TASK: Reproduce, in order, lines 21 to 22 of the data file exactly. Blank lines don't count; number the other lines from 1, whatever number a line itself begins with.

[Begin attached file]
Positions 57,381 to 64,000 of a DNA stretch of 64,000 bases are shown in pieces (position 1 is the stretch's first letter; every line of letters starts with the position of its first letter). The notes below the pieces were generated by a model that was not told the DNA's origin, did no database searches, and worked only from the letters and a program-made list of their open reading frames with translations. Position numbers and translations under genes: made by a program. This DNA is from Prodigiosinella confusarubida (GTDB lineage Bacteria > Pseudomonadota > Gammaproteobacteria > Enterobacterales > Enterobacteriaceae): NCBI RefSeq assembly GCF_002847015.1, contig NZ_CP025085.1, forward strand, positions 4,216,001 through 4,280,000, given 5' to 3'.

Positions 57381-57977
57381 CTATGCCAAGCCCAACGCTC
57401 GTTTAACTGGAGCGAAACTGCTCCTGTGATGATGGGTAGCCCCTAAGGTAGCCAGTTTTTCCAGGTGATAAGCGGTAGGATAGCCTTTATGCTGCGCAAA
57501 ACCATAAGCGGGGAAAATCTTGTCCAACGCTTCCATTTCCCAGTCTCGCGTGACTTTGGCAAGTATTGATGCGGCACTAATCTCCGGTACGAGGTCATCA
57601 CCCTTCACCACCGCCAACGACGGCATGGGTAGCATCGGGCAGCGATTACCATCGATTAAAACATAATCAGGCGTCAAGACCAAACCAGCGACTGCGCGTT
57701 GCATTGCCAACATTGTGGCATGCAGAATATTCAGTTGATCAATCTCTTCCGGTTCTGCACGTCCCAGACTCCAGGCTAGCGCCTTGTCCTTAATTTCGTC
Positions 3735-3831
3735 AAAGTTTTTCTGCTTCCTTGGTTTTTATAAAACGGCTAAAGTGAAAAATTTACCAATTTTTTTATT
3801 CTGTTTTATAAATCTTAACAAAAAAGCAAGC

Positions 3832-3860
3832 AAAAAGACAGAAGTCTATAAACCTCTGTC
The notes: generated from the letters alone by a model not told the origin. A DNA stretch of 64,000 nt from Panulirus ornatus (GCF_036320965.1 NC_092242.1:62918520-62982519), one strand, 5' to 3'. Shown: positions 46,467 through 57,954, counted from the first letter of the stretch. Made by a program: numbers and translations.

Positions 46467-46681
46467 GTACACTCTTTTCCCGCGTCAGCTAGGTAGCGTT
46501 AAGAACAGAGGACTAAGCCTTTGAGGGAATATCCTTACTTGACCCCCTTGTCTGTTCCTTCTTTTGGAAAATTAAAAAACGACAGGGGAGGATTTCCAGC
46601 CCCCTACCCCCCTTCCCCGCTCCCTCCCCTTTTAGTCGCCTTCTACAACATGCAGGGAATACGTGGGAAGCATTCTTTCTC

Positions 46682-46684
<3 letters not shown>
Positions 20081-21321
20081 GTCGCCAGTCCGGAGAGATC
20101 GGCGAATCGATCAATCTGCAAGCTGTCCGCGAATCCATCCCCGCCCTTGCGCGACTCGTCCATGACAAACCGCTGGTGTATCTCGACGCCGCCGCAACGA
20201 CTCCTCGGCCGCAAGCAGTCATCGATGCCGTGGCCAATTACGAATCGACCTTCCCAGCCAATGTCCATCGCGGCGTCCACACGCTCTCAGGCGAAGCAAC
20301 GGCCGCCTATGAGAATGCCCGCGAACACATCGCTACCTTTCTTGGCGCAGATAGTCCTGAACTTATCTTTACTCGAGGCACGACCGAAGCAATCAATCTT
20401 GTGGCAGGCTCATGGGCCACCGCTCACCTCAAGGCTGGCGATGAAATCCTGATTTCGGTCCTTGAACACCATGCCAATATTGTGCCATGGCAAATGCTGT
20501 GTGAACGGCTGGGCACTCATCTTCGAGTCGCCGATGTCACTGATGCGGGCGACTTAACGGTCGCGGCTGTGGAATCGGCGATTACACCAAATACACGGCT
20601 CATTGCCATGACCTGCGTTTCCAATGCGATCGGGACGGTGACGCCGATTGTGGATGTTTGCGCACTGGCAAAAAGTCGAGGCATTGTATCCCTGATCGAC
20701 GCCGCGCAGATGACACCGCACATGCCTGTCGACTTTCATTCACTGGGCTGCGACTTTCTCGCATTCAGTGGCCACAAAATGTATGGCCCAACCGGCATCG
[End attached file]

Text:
20081 GTCGCCAGTCCGGAGAGATC
20101 GGCGAATCGATCAATCTGCAAGCTGTCCGCGAATCCATCCCCGCCCTTGCGCGACTCGTCCATGACAAACCGCTGGTGTATCTCGACGCCGCCGCAACGA